A morning read of what’s hot in Florida politics.
SaintPetersBlog’s first annual list of the ’30 under 30′ — thirty rising stars in Florida politics who are 30 years-old or younger — will be published later this month. Your suggestions for the next generation of top operatives, lobbyists, staffers and politicians are welcomed. Please email your nominations to firstname.lastname@example.org with your nominations. The deadline for nominations is May 10.
Sunburn is sponsored by Tucker/Hall – one of Florida’s leading public affairs and public relations firms. You need their team on your side during this Legislative session for media, grassroots and netroots support. Visit TuckerHall.com to read about their team and how they can help you.
PRESIDENT OBAMA JOKES ABOUT MARCO RUBIO AT WHITE HOUSE CORRESPONDENTS DINNER
In speaking about Sen. Marco Rubio and the 2016 presidential race, President Obama quipped: “The guy has not finished a single term in the Senate and he thinks he’s ready to be president. Kids these days!”
Later, the state of Florida was the subject of a joke by Conan O’Brien, who compared the Sunshine State to North Korea.
“Kim Jong-un doesn’t understand we already have an unstable peninsula that will take down America – Florida,” cracked O’Brien.
ANTHONY FOXX WILL BE NEXT TRANSPORTATION SECRETARY
President Obama will tap Charlotte mayor Anthony Foxx as the new secretary of transportation on Monday, the Charlotte Observer reports. “The choice is seen as part of an effort to boost the number of minorities in high-level positions on his Cabinet.”
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MEET THE NEW RICK SCOTT via POLITICO
In the Republican wave of 2010, you could scarcely have found a more relentless, caustic opponent of President Barack Obama’s policies than Rick Scott.
What a difference two-and-a-half years make.
… Speaking with POLITICO during a visit to the nation’s capital, Scott pointed to three areas in which he has forged constructive relationships with the Obama administration.
He noted he had worked with a host of federal agencies – including the Departments of Justice and Interior and the Army Corps of Engineers – on Everglades-related issues. On education, he said he has a cordial relationship with Secretary Arne Duncan and spoke with the former Chicago schools chief during the process of choosing a new education commissioner for Florida.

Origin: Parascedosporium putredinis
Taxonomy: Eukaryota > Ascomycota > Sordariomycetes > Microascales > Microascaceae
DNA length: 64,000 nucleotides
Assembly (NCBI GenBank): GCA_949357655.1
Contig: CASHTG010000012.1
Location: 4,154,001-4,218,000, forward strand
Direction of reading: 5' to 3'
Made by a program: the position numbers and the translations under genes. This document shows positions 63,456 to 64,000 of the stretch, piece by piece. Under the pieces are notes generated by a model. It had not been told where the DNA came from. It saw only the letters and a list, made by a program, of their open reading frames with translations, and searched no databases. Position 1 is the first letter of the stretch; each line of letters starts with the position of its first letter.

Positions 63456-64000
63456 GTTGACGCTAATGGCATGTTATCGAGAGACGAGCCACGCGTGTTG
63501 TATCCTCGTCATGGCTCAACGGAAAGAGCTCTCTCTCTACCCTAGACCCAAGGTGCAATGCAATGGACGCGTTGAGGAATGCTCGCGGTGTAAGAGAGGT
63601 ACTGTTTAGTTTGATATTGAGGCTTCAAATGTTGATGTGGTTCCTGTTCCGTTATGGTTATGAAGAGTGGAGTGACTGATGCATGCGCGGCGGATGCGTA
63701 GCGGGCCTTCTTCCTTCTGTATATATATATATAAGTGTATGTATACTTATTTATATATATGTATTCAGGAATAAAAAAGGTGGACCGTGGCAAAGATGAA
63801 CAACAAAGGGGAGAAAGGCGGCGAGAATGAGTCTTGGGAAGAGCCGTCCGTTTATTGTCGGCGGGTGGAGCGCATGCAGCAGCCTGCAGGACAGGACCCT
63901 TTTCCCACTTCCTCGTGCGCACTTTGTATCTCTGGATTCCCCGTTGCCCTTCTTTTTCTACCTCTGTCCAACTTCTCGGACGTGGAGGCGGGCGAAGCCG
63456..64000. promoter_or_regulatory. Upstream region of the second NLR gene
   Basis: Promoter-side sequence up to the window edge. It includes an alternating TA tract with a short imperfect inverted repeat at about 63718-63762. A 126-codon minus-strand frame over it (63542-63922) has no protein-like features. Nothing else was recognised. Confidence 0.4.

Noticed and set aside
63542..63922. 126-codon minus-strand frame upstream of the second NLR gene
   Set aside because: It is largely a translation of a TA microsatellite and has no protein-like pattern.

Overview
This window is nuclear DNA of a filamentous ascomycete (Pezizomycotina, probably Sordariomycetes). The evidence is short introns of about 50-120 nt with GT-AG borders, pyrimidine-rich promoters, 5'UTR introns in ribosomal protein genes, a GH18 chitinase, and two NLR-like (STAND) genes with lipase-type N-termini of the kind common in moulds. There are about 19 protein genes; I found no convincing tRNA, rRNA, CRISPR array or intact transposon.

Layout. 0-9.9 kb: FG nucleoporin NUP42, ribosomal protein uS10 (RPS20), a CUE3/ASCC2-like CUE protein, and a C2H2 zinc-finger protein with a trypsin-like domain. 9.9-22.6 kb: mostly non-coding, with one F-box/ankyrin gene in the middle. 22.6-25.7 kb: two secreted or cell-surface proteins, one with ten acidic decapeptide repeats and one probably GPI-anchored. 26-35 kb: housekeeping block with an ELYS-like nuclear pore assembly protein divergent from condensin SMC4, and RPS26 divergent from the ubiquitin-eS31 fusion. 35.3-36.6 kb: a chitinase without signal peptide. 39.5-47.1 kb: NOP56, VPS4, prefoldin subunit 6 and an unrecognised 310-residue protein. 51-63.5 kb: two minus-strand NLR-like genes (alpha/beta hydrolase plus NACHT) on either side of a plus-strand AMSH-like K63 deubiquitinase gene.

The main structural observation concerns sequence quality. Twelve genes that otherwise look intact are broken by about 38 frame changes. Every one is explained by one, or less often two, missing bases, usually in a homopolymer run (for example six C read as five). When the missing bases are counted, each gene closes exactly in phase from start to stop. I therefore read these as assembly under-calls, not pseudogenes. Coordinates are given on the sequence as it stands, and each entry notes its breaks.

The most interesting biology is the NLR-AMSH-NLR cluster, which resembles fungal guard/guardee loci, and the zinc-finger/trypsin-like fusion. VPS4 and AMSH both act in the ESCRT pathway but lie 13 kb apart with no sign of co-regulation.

And he touted his success in winning waivers from the federal government in order to shape a Florida-specific plan for dollars spent through the Affordable Care Act – a law Scott strenuously opposed in 2010, and still rejects as a concept. His spokeswoman, Melissa Sellers, boasted that Scott traveled to Washington after Election Day last year to lobby Health and Human Services Secretary Kathleen Sebelius for flexibility in implementing health care reform.
And, notably, he declines to haggle over whether he or Obama deserves more praise for Florida’s dropping unemployment rate. After all, as Mitt Romney found out last year, a rising economic tide lifts all incumbents – whether that’s a vulnerable Obama in 2012 or any number of embattled GOP governors next year.
“I don’t think it matters who gets credit,” Scott said. “I think Reagan said, it’s surprising how much you can get done if you don’t care about who gets the credit.”
SCOTT NOW TRYING TO TEMPT CAL BUSINESSES TO FLA
Gov. Scott is now casting his lure towards business owners in California. Scott, who sent a letter advising businesses in Illinois on Tuesday of Florida’s economic outlook, sent a nearly identical message to the Golden State.
“Although Florida’s economic formula is working, we know California’s formula of more taxing and more spending isn’t working,” Scott wrote.
Scott sent a similar letter to businesses in New York in March 2012. On Thursday, Illinois Gov. Pat Quinn called the pitch from Scott, along with like proposals from Texas, Wisconsin, Indiana and New Jersey, “showboating.”
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SINK WAITING FOR A SIGN FROM GOD BEFORE DECIDING WHETHER TO RUN FOR GOVERNOR via Patrick Manteiga of La Gaceta
Alex Sink was breakfasting at Troy’s in Ybor City when someone asked her if she is going to run for governor.
She said, “I’m just waiting for a sign. The good Lord will tell me what to do.”
Her comment was heard at the next booth, where a man started to scribble. Moments later, he held up the back of a note bad. It read, “Please run.”
Is this the sign Ms. Sink was waiting to see?
DECISIONS AT HAND FOR REPUBLICANS THINKING OF CHALLENGING PATRICK MURPHY via George Bennett of the Palm Beach Post
One name that has resurfaced in recent Republican chatter: former state House Majority Leader Adam Hasner, who lost a 2012 congressional run to Rep. Lois Frankel in a Democrat-tilted Palm Beach-Broward district.
Knowledgeable sources say Hasner, who lives in Boca Raton but grew up in northern Palm Beach County, has not ruled out running in District 18 and has talked to the National Republican Congressional Committee about the race.